Brittlebush (Encelia farinosa) is a woody desert shrub with dense branches that usually form a hemispheric mound three to five feet high. The leaves range from dark green to gray-green to almost silvery. The gray-silver color is due to hair-like growths that tend to shade the leaves. The more arid the conditions, the smaller and whiter the leaves. Brittlebush is often a winter-flowering plant, but may flower during the fall, spring, and early summer as well depending on rainfall. The flowers are yellow and daisy-like. Some brittlebush plants in my yard began flowering in early December and some still have flowers in April. (I do water them.) The range is the Sonoran Desert and parts of the Mohave Desert. It favors gravelly slopes and sandy washes. Brittlebush does well as a cultivated plant and attracts butterflies and bees.
Brittlebush is very drought tolerant and will go dormant and look dead. The leaves will turn very brittle and eventually fall off. The plant can also be cut back nearly to the ground and revive the next season.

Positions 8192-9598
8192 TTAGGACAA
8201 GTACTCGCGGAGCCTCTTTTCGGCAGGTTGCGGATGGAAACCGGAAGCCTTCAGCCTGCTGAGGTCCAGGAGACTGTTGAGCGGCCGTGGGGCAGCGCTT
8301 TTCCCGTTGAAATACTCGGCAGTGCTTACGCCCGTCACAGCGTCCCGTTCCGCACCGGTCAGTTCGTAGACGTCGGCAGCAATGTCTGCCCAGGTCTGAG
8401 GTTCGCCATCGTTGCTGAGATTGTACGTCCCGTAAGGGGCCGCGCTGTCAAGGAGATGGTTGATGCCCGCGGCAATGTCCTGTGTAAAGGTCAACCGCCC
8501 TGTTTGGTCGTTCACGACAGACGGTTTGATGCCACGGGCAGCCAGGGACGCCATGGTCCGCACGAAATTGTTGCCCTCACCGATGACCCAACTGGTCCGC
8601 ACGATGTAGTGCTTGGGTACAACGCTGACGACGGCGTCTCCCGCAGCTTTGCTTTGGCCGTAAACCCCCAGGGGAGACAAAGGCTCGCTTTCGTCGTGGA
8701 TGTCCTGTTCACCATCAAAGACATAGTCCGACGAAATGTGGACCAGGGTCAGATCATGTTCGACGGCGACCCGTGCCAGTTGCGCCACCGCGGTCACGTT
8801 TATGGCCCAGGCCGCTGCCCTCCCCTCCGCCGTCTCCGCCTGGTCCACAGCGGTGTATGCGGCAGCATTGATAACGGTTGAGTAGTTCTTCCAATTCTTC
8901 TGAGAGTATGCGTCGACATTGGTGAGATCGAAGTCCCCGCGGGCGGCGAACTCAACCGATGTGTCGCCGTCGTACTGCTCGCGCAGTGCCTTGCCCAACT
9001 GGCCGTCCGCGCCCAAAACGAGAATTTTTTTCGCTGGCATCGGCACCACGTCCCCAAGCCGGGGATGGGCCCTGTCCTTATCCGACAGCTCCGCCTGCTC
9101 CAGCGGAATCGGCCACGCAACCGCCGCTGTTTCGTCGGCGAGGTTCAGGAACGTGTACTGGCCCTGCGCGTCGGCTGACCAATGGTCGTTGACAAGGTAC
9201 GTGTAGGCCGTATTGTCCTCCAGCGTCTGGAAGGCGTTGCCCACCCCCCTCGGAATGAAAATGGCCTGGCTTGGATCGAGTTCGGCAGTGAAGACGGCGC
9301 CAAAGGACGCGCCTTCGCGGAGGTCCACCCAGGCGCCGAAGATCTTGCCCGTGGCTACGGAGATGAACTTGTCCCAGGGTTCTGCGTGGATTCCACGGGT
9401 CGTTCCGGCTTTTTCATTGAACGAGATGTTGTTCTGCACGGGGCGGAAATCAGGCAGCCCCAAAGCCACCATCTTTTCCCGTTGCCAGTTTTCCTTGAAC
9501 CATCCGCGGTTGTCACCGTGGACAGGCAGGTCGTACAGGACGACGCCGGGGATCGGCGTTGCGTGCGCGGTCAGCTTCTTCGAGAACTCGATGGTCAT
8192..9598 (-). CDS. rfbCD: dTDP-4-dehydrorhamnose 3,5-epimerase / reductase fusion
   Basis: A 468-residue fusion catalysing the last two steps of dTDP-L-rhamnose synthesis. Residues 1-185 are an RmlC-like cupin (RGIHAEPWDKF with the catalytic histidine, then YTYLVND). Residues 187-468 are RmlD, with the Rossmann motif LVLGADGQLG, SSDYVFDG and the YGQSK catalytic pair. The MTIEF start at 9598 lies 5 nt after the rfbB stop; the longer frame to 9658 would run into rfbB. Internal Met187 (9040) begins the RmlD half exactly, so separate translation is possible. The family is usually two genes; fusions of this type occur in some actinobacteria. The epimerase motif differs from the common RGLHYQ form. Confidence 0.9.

The plant was/is widely used by native people. The upper stems exude a yellowish gum or resin that can be chewed. The gum was also burned as incense (hence the Spanish name incienso). The fragrance is due to terpenes or terpenoids which are components of essential oils. Vitamin A is a terpene. You can sample the fragrance by crushing the green leaves. It smells like strong tea to me. Tea made from the dried leaves is used to treat bronchitis and arthritis. The gum was also used to seal pots.
Yellowish-brown resin collected from the base of the plant can be heated and used as glue. Native people used this to glue arrowheads to the shaft, for instance.
The Seri Indians used the branches to treat toothache: remove the bitter bark and heat the branch, then place in mouth. There are some reports that old-time cowboys used the branches, minus bark, as toothbrushes.
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